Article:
Fellow tribesmen vouch for 2 Aeta farmers charged with terrorism
OLONGAPO CITY, Zambales, Philippines — The two Aeta farmers charged with terrorism are “law-abiding” community members in Zambales province, according to fellow tribesmen.
Some members of the Aeta community in San Marcelino town attested to the “innocence” of Japer Gurung, 30, and his brother-in-law, Junior Ramos, 19, in a joint affidavit prepared by the National Union of Peoples’ Lawyers (NUPL).
NUPL lawyers served as counsels for Gurung and Ramos until the two Aeta men replaced them with those from the Public Attorney’s Office last week.
A Regional Trial Court (RTC) here is hearing the charges of terrorism and illegal possession of firearms and ammunition against Gurung and Ramos, the first known individuals ever to be charged under the Anti-Terrorism Act of 2020.
They pleaded not guilty during their arraignment last September.
“In our culture as indigenous people, we frown upon the acts of lying in everything we do,” said the affidavit signed by four Aeta elders on Sept. 7, 2020, a copy of which was obtained by the Inquirer on Feb. 9.
Gurung had always been visible in their community as he used to work at his farm every day, they said.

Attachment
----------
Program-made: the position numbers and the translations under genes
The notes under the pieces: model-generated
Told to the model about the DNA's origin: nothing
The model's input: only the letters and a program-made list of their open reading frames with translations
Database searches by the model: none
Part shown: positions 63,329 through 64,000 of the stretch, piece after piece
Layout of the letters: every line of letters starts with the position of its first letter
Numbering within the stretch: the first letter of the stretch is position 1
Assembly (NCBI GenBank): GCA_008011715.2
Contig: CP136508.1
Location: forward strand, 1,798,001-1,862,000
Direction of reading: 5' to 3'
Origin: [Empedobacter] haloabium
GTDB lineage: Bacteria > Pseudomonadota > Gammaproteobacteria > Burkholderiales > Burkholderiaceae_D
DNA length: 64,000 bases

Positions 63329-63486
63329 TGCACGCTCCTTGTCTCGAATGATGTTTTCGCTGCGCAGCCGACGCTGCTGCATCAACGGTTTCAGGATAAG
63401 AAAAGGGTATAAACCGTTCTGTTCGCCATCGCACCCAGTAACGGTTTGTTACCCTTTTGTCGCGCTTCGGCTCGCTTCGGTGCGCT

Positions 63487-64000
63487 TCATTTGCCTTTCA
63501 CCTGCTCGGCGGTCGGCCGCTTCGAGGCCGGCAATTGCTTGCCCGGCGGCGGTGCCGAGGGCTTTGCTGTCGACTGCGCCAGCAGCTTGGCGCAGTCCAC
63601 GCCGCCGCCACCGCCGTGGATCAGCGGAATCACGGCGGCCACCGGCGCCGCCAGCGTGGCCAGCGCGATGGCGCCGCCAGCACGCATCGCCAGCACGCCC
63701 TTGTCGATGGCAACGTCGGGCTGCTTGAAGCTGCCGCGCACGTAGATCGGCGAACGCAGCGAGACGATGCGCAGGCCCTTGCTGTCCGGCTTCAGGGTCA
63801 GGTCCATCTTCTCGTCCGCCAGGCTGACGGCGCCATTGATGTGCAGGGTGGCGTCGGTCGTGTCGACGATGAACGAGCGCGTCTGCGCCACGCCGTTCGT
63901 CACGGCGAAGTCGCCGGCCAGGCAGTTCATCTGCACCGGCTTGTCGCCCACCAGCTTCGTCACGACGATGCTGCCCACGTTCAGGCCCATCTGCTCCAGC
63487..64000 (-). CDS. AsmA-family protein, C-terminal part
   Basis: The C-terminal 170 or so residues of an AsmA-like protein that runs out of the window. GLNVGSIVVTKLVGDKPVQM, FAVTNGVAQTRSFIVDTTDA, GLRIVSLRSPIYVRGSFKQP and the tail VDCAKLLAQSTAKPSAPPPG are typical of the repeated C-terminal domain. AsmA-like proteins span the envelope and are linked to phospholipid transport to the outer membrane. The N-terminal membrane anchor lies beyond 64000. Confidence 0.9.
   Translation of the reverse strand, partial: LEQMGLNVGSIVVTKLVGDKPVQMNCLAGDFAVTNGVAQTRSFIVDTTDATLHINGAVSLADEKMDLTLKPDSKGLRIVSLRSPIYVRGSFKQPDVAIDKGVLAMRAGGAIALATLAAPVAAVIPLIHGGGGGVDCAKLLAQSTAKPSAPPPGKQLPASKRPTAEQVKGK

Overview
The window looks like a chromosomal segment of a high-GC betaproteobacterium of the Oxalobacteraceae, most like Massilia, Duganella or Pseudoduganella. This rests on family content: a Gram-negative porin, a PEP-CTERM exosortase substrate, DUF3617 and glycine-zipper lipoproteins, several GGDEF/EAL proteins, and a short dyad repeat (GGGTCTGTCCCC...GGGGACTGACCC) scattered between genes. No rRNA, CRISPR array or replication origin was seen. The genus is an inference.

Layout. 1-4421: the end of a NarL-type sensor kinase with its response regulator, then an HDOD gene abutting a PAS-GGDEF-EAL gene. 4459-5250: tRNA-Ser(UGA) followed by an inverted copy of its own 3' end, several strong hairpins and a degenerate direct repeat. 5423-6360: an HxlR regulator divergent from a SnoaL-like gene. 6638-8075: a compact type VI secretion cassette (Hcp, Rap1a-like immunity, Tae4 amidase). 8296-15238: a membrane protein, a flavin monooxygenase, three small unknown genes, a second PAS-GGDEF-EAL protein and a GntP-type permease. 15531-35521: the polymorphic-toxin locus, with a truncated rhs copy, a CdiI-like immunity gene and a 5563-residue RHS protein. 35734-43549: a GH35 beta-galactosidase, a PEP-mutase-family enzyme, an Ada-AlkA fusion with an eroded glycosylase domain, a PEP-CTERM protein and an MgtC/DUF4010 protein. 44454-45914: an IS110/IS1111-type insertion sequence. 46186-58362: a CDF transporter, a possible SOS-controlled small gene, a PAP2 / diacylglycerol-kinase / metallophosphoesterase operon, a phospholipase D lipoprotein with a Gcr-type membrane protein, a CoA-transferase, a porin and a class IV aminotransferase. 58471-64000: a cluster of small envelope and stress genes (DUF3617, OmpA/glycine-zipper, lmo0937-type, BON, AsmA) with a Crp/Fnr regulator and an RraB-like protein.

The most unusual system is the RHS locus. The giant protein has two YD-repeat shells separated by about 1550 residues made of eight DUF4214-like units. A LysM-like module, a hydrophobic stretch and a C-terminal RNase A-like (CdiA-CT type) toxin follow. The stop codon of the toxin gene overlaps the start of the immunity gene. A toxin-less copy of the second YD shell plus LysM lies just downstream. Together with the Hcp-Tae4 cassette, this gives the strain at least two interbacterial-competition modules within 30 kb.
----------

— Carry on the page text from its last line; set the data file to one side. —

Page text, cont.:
“We know that our supreme being, Apo Namalyari, is looking down upon us so we have to be very candid and always be true to our pronouncement, otherwise he will cast upon us as unimaginable sufferings,” they said. Apo Namalyari is their deity or protector.
Gurung and Ramos, along with their wives, were arrested on Aug. 21 last year. The wives, both minors, were taken to the Department of Social Welfare and Development.
According to the Aeta elders, Ramos and his wife were out in the farm and had nothing to do with the New People’s Army (NPA) when fighting between Army soldiers and rebels broke out at the other side of their community.
But the Army insisted the two men and their wives were present during the clash that killed a soldier.
NUPL said Gurung and Ramos were restrained and subjected to interrogation for six days while in Army custody. They repeatedly denied being NPA members and they were manhandled, the group said.
On Thursday, during the continuation of hearings at RTC Branch 92 presided by Judge Melani Fay Tadali, Lt. Fritz Entoma, platoon leader of the Army’s 73rd Division Reconnaissance Company, claimed the two Aetas were among the rebels who fired at them.
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